Many investors are what I call “account collectors” – after years of working at different employers and saving in different types of retirement accounts, they have often accumulated an unnecessarily large number of investment accounts.
This can lead to many structural headaches, but the biggest and most potentially hazardous issues with having so many accounts is that over time accounts can be lost to the sands of time or simply forgotten in one way or another.
It can be easy to forget about accounts as you age
I’m sure many of you are thinking “but I know exactly how much money I have in all my accounts” – and that is probably true.
But as we age, our minds inevitably start to slow down. We become more forgetful. And those smaller accounts – that small 401(k) account you have left over from an employer you worked for 10 years ago – fall out of your thoughts and can easily be forgotten, forever.
When one spouse passes away
It is fairly common for one person out of a couple to be the person who handles the finances. This includes keeping track of all their various investment accounts, and often times the other spouse has no idea where the couple’s money is actually kept.
That works as long as the person who handles the finances remains healthy. But should they get sick or pass away, it can leave the surviving spouse scrambling to figure out where the couple’s money is, at a time when they are already emotionally distraught by what is going on in their personal life.
“Don’t let yourself get there”
In high school I spent some time training Brazilian jiu-jitsu, and would occasionally find myself in a seemingly inescapable hold or position. When I would ask my coach how to get out of that, he would often reply with the best advice possible: don’t let yourself get there.
The same goes for lost investment accounts – you don’t want to worry about tracking them down after the fact. It is far more effective to avoid this type of thing before it even happens.
Consolidate your investment accounts
One of the best ways to avoid losing accounts is simply by having fewer accounts to remember. It is extremely helpful as people age to consolidate their money into as few accounts and custodians as possible. Though it may take some work to get all your money moved around on the front end, it will make for considerably less work on your part down the road.
Having everything in fewer accounts and custodians not only decreases the likelihood something will be forgotten, it will make things like calculating and withdrawing Required Minimum Distributions (RMDs) and keeping beneficiaries up to date much easier.
Designate your “person”
I think it is very helpful to keep someone in the loop on your finances as you age. This person can be a family member, trusted acquaintance, or financial professional – whatever makes you the most comfortable. It is ideal for them to have some level of financial aptitude to prevent you from making obvious mistakes, but the most important things involve simply helping you keep track of everything so nothing gets lost.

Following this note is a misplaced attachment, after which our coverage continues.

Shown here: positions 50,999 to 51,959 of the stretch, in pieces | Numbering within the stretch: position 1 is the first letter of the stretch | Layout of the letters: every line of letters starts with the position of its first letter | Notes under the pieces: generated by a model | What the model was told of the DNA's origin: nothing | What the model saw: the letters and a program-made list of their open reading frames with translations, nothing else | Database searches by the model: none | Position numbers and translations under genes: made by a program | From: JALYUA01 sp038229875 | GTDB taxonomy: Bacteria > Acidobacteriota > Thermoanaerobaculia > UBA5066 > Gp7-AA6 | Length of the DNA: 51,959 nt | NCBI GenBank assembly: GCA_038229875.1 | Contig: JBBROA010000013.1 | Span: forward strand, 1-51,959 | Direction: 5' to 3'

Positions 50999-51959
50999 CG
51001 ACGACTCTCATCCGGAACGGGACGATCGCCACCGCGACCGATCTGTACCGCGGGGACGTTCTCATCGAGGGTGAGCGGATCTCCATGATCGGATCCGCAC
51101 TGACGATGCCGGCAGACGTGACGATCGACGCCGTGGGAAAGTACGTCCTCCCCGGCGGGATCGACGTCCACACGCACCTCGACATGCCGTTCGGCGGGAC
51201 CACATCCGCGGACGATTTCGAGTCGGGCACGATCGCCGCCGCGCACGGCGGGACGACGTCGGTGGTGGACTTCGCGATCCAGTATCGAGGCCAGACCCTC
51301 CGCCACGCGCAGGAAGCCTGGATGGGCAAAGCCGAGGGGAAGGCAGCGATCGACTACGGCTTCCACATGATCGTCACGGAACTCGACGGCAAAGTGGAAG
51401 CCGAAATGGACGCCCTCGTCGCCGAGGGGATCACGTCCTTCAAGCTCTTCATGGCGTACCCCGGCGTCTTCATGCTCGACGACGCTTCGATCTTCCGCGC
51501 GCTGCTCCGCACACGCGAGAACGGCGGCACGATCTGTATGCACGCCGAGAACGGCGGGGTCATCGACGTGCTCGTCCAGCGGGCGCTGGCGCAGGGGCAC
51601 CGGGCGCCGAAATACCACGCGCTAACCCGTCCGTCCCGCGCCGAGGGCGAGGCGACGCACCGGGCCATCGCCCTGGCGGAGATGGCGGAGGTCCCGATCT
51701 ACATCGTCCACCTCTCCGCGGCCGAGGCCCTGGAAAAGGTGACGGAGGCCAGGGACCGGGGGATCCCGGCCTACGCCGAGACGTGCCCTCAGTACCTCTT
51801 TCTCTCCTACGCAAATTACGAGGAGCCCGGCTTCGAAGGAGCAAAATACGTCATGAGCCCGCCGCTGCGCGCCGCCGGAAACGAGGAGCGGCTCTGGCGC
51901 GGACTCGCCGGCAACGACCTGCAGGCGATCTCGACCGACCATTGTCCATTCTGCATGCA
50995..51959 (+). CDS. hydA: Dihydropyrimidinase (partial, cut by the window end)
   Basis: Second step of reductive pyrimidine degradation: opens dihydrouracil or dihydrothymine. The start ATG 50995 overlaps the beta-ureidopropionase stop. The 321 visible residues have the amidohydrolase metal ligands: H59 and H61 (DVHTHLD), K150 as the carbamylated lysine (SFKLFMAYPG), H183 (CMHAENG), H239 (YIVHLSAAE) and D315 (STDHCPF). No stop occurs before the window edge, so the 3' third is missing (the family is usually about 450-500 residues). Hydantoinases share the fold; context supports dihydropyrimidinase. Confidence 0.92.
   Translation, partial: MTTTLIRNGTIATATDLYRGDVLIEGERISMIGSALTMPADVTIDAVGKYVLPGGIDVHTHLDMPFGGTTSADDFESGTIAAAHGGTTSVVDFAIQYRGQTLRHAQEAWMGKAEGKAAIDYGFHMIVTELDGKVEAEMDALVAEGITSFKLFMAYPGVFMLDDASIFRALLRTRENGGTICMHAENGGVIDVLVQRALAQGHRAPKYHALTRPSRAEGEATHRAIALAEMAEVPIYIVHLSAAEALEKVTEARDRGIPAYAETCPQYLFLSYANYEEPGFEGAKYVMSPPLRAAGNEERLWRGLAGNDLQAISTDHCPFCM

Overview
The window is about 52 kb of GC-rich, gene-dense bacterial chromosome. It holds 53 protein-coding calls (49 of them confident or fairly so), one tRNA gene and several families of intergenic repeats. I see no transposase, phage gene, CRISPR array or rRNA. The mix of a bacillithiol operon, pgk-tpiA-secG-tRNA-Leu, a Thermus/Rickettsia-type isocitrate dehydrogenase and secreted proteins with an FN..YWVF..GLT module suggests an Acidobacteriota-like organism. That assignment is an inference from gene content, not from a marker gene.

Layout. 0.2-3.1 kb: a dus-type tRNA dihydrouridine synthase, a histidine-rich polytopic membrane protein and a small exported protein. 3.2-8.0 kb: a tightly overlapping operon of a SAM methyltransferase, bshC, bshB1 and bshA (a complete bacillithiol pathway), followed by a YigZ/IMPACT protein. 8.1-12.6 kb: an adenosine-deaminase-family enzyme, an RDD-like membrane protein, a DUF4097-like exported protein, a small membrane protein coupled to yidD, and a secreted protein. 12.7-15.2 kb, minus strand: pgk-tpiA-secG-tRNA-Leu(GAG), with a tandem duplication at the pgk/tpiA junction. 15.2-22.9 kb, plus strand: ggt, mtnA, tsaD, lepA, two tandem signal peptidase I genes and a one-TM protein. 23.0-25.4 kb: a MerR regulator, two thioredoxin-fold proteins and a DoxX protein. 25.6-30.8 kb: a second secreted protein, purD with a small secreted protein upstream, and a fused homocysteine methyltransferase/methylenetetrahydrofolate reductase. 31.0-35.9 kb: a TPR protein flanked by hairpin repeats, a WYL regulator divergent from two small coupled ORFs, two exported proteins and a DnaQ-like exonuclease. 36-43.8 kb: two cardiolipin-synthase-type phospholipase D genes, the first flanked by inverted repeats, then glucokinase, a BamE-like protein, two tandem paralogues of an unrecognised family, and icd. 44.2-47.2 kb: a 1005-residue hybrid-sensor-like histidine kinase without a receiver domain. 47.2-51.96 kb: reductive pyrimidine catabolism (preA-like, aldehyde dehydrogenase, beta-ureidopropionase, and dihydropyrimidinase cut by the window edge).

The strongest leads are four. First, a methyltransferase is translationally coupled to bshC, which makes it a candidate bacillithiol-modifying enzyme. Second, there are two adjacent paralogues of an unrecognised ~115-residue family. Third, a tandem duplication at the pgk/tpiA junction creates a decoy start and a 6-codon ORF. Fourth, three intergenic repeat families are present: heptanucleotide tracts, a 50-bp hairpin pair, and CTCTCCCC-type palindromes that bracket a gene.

As you can imagine, we play this role for our clients. But we often find people will designate a particularly responsible child or younger relative, and that works great as well.
What do I do if accounts are lost?
If accounts remain dormant for a long time, financial institutions are required by law to try to notify you or get a hold of you in some way, but if they can’t, the title to these accounts will be transferred to the state under escheat.
The good news is, you can actually search for and claim this property.
In Illinois: https://icash.illinoistreasurer.gov/
In Texas: https://claimittexas.org/
Final Thoughts: Prevention is the best medicine
Though we have seen people who had the help of diligent advocate track down and recover lost accounts, prevention is still the best medicine in this case. By consolidating investments and designating a responsible person to help you keep track of your finances, you can avoid the many headaches of lost accounts, and can spend your time enjoying your money instead of searching for it!
Paul R. Ruedi, CFP® is a financial advisor at Ruedi Wealth Management in Plano, Texas.
Paul has been quoted in news publications including USA Today, Forbes, The New York Times, Dallas Morning News, Inc.com, Business Insider, US News and World Report, GoBankingRates, The Street, NerdWallet, and The Penny Hoarder. He also writes articles that have been featured in CNBC, Investopedia, Yahoo Finance, Nasdaq, and MSN Money. He was named one of Investopedia's Top 100 Most Influential Financial Advisors in 2018.